The California Consumer Privacy Act (CCPA) protects the rights of data subjects in California. The CCPA statute of limitations refers to two things, broadly: the timeframe within which legal action may be brought against an organization for violating CCPA rights and the duration for which such an organization is allowed to retain data pertaining to a California consumer. Our guide will break down these definitions and explain other essentials of CCPA compliance.
California Consumer Privacy Act (CCPA)
The California Consumer Privacy Act (CCPA) took effect on July 1, 2020, providing state residents with the most comprehensive data privacy protections in the US. Comparable to the EU’s GDPR, the CCPA specifies individuals’ rights regarding companies collecting, using, and storing their personal data.
Privacy by design (PbD) is a preventative approach to data privacy protection developed by Dr. Ann Cavoukian in the 1990s. Its initial purpose was to develop a robust, scalable model for data privacy that would surpass “privacy enhancing technologies” (PETs) and then-weaker regulatory compliance requirements to guarantee full data privacy.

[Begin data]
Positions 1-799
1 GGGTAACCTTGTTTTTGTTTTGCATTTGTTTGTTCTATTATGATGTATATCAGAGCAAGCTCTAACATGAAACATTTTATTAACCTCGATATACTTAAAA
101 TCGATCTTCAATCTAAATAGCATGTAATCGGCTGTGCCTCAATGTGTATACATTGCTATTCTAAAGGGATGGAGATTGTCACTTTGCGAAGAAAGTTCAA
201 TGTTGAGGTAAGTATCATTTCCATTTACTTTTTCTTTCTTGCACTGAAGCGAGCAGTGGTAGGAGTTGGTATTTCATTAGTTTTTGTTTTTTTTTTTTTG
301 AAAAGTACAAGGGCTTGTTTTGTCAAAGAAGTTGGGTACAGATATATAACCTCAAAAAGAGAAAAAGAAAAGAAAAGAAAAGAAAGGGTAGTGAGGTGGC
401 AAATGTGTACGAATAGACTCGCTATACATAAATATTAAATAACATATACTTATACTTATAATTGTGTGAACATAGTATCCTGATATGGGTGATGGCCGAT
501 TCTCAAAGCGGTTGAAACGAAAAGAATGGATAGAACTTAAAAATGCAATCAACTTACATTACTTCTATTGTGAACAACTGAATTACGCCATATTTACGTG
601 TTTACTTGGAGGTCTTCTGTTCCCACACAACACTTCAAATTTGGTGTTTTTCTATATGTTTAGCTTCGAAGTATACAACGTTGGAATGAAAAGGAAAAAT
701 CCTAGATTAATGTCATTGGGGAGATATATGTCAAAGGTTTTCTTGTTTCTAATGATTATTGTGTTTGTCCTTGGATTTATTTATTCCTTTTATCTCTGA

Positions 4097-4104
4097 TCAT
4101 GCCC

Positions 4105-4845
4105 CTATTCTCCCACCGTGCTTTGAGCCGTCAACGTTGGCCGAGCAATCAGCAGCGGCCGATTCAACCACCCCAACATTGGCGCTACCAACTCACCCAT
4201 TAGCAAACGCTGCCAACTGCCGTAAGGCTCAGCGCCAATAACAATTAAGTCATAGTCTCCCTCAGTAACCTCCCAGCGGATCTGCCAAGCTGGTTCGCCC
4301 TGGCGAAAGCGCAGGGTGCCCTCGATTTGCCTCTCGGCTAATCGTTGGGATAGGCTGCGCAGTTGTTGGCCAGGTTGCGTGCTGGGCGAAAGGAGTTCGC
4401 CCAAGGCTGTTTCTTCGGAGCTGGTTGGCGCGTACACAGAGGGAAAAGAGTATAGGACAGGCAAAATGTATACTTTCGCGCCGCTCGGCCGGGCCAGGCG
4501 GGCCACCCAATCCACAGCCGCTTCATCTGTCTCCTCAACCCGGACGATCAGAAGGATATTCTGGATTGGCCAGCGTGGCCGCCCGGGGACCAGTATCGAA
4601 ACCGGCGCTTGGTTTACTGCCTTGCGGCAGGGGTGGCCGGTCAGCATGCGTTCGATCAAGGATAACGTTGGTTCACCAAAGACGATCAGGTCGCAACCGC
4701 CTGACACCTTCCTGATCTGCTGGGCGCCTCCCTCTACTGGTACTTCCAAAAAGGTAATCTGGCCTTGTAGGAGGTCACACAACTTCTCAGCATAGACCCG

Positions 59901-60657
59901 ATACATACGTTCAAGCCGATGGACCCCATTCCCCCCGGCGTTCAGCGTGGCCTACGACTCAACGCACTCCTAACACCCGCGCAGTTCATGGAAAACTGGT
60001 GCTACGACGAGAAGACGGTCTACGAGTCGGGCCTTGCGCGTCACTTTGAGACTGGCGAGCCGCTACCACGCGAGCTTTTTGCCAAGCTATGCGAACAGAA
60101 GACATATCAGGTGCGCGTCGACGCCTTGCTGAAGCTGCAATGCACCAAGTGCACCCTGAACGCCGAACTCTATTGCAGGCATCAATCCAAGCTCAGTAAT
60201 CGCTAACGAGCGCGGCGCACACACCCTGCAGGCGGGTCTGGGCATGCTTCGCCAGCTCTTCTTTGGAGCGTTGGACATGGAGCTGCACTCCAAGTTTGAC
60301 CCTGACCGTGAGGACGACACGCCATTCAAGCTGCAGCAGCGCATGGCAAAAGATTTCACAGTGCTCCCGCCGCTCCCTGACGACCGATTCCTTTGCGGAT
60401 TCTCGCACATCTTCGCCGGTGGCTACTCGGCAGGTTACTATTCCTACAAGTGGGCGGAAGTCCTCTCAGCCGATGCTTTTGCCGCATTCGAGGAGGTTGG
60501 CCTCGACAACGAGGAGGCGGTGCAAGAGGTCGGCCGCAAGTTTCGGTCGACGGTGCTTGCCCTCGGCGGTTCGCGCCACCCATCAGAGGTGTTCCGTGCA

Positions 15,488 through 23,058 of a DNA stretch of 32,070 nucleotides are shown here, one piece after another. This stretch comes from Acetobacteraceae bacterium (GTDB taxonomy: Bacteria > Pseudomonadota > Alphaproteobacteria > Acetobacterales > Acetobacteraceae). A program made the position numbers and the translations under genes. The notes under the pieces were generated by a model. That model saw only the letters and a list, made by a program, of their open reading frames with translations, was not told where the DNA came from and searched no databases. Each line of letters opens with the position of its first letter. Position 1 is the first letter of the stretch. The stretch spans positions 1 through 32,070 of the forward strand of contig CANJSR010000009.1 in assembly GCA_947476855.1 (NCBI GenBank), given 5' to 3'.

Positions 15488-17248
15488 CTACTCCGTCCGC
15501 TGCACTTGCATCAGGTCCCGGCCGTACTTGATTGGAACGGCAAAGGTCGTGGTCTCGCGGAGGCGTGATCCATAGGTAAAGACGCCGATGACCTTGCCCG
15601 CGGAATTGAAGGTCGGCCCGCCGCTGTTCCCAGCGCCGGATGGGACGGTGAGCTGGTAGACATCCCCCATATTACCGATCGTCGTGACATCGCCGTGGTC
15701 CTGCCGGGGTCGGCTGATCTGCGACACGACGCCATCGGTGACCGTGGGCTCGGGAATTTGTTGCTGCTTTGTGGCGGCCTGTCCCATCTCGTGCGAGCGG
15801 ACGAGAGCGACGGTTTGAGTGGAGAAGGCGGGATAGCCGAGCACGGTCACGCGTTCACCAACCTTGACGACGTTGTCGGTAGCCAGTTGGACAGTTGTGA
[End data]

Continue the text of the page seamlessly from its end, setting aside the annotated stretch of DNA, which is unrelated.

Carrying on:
The California Consumer Privacy Act (CCPA) is barely in full swing, and regulators have already pushed through an update, proposition 24.Proposition 24 and the updates to the CCPA have left many businesses confused about the state of their privacy compliance.
It is not often that you find yourselves amid a data crisis, but when you do, you’ll be thankful for all the prior effort you put into designing a response plan.
This article will examine the basic approach to data breach response planning and the steps involved.
The regulatory landscape has shifted once again, and California regulators have pushed through new CCPA website requirements.
Following proposition 24, organizations will now have to address the changes to the CCPA.
Join us in this article to explore what these new changes mean, how they affect your business, and how you can become CCPA website compliant.
No one likes to feel like big brother is spying on them, but they sure do love the conveniences of modern technology.
Some would say these two factors go hand in hand and that to have modern conveniences, you must sacrifice some of your privacy. So let’s debunk that myth.
Imagine yourself as a digital frontiersman traveling across cyberspace into all the different websites you visit, leaving behind an echo of your travels. Like an explorer of the 1700s, your personal data does the same thing, leaving its mark on all the internet islands. But we must beware of pirates!
California has made changes to its consumer privacy act. Some of the changes will affect how companies do business with state residents. The most notable changes apply to websites. There are new requirements and stiffer penalties for organizations that don’t meet CCPA standards.
Voters passed the California Privacy Rights Act (CPRA) or Proposition 24 on November 11th, 2020. While the new law doesn’t go into effect until January of 2023, organizations are already taking steps to ensure compliance.